The question for us all is can we alter our experience of what we see as less meaningful activities and create more positive and memorable moments?
How we perceive time has a significant impact on our day-to-day lives and more broadly on public policy. Research suggests that an hour spent on a meaningful activity carries more perceived value than an hour spent on something felt to be less meaningful.
As a result, much effort and money is spent on ways of shortening such less meaningful activities. Take, for example, the money spent on infrastructure to shorten journey times. The HS2 project in the UK with a potential cost heading towards £100bn is a perfect example. The UK government argues that the project will cut the Birmingham to London journey from one hour 21 minutes to 52 minutes.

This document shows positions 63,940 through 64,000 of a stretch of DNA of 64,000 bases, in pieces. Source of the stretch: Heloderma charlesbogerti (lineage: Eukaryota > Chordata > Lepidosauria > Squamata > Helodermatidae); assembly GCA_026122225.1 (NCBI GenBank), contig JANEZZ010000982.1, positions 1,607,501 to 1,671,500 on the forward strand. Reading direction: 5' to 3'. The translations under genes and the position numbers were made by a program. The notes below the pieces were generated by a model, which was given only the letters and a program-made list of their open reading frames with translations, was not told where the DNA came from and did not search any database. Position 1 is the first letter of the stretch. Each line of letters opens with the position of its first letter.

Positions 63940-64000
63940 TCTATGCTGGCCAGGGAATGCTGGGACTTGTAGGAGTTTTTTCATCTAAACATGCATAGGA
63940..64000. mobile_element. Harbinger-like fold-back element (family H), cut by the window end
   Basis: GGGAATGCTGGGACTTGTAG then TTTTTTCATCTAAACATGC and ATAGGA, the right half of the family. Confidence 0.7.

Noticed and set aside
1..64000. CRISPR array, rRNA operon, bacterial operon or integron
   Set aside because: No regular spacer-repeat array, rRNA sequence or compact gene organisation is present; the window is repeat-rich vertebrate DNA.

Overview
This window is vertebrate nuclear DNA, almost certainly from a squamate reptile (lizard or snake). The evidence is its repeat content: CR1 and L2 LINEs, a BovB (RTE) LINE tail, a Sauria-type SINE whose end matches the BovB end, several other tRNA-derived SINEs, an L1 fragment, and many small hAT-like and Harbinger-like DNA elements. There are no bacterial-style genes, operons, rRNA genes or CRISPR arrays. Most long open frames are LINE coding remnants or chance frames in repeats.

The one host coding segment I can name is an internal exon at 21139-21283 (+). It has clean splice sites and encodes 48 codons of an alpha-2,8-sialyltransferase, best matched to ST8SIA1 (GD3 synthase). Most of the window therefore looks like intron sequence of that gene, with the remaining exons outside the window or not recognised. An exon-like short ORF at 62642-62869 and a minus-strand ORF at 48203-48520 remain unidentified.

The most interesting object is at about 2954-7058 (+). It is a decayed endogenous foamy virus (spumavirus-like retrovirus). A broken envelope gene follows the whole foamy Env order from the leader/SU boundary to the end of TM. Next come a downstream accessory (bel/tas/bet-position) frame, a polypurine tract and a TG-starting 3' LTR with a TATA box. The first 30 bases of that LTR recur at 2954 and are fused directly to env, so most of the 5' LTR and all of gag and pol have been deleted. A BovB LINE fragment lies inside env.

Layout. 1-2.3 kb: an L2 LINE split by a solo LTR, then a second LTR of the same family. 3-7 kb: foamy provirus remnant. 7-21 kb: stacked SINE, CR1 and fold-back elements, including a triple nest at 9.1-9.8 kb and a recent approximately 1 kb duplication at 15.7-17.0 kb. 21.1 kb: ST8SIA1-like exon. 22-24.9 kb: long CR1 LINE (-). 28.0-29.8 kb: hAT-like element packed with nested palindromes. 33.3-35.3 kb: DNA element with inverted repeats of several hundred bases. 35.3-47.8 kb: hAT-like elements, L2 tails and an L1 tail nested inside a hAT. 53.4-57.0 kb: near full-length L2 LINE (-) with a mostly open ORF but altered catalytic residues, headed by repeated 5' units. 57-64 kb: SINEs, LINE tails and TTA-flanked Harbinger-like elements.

The underlying justification for the project clearly seems to be that those 29 minutes are lost and could be spent more productively. Add up those 29 minutes across millions of journeys and there clearly would be an impact for the frequent travellers.
And yet, how much energy is devoted to finding ways of making such journey time more meaningful and thereby avoid the financial and carbon impact of such projects?
Such an approach was tried in a Dutch railway study that looked at ways of improving the journey experience rather than simply speeding up the trains. It found cleanliness to be the “key predictor of the experience of time during a train journey” (Galetzka et al., 2018, p53). Cleaner trains plus say free faster W-iFi, larger tables, more silent carriages might therefore allow people to engage in more meaningful activities and thereby alter their experience of time.
So, what about in our daily lives? Can we apply this insight to change how we experience less meaningful activities?